NaTasha Yvette Williams
Well, here it is. Trevor Nunn’s musical staging of the Pulitzer Prize winning Margaret Mitchell novel. The book has been read by over 30 million people since being published more than seventy years ago and more people have seen the multi award-winning film than any other movie. But how will it fare on the stage?
Not very well it turns out. What could have been one of the most ambitious and successful West End hits of the year tragically crumbles under the weight of its own ambition.
Set in Georgia, before, during and after the American Civil War, the story as most people know concerns the volatile relationship between Scarlett O?Hara and Rhett Butler.
The production is the work of first time writer, lyricist and composer Margaret Martin. She attempts to pad out the, already narrative-heavy, story with musings on the trials of love, the hardship of war and the ingrained racism of the South. But in trying to say and do so much, she soon loses focus. The audience finds it difficult to concentrate on, or even to care much about, everything they are presented with.
The length doesn’t help: even with substantial cuts having been made during the preview period, the musical still runs at just over three and half hours. The plot becomes little more than a memory test. There is so much narration to cram in the show begins to feel like an extended episode of Book At Bedtime. Perhaps the theatre should provide a designated communal napping area for those members of the audience who are tired of feigning interest.
Martin, who had never written for the stage before, has been incredibly fortunate to land herself in such an astonishing and privileged position. It is puzzling that so much faith and investment, of time, of money, has been put into this work. I suppose that Trevor Nunn, as a revered, though not flawless, director, could have been expected to bring with him a great weight of experience to bolster this new voice. But it hasn’t worked. The story of the novel has simply been shoe-horned onto the stage with little thought as to the needs of theatre.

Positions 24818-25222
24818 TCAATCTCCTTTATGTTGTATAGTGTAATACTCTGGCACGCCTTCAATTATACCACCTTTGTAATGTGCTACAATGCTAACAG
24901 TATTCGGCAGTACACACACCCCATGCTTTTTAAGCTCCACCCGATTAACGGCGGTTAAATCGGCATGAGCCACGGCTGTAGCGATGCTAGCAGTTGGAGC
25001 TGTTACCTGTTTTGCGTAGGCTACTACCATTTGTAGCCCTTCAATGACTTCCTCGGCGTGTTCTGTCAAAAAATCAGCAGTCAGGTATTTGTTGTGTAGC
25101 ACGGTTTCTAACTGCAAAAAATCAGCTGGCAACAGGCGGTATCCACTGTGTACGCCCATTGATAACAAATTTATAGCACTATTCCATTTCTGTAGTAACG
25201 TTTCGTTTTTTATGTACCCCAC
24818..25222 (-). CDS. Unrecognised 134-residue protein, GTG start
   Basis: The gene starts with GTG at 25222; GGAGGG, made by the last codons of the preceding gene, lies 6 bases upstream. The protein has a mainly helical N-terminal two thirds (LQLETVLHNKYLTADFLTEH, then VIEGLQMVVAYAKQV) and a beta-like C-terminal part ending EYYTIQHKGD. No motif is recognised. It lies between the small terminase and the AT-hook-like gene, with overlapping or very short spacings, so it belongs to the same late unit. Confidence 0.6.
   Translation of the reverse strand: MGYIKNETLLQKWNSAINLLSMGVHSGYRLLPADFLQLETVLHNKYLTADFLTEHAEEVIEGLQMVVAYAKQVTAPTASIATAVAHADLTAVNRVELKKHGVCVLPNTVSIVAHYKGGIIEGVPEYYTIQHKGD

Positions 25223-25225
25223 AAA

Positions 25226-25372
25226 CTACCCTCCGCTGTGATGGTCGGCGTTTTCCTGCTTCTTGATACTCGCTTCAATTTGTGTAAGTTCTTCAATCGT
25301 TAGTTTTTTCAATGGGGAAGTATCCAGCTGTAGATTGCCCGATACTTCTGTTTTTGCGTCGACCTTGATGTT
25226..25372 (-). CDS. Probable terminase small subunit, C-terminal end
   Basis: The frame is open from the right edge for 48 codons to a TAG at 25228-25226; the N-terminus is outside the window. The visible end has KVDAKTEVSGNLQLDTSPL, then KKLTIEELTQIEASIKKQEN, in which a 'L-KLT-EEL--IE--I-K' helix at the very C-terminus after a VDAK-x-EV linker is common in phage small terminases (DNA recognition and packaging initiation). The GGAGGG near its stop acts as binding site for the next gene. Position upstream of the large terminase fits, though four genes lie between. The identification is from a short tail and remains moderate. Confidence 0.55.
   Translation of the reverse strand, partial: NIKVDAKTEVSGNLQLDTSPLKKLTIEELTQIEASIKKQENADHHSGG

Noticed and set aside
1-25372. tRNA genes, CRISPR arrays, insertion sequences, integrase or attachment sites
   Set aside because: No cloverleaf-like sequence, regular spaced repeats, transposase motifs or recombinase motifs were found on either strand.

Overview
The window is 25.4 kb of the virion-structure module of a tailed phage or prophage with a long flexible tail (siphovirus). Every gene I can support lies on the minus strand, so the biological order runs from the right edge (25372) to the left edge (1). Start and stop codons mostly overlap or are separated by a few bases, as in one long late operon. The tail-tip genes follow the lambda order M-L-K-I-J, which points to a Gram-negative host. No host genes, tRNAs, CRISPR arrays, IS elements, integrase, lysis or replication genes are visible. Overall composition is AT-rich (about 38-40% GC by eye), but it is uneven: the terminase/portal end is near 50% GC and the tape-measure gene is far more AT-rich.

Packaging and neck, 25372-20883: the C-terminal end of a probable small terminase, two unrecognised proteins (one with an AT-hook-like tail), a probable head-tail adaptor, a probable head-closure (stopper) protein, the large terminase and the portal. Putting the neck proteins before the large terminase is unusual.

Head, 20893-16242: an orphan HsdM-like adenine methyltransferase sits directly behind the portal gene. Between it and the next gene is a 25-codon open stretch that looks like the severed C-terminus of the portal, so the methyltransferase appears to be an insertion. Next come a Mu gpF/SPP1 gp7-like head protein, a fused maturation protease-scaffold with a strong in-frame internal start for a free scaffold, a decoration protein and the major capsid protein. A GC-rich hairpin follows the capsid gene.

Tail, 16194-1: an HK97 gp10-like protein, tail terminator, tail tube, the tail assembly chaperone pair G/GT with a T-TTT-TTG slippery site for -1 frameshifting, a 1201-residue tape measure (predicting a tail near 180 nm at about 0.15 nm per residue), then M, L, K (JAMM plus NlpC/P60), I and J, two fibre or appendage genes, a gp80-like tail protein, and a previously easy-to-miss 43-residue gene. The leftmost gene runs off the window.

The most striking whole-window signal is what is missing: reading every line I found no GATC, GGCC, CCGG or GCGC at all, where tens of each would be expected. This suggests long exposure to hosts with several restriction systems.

And what of the score? Though at times weakly written, with lyrics that are occasionally laughably, its biggest sin is that it is so forgettable. The music simply doesn’t have the power to excite or move. It is middle-of-the-road in the very worst way. To be fair, this doesn’t apply to everything: the few songs performed by the black characters are infused with a spiritual, bluesy, gospel air. Jina Burrows and Natasha Yvette Williams, who play Prissy and Mammy respectively, successfully elevate their designated songs into something greater than the material suggests and in turn elevate the production as a whole.
Rather surprisingly, Darius Danesh as Rhett Butler, acquits himself admirably. His hammy antics as a pop star may not been a commercial success but his Rhett combines the perfect blend of stature, tone and egoistic confidence. He has never been more fun to watch. In comparison, Jill Paice is a rather under par Scarlett. But though her voice is not the strongest, it has a certain charm.
The set is also a let down. The demands of the narrative would always be difficult to meet on stage, but this borders on the shoddy. Set-piece after set-piece fail to make much of an impact: Atlanta’s fiery fall, Scarlett’s spectacular struggle towards Tara, or indeed the supposed hundreds lying dead in the streets. None of this convinces or packs any kind of visual or dramatic punch.
Though at times well polished and adequately presented, this is a show that screams of opportunities missed. It’s difficult to think how they could have better approached the material but it’s clear that this was not the way to go about it. There are some very talented people in the cast, but they are done a disservice by the production and long before the end most of the audience were struggling to give a damn.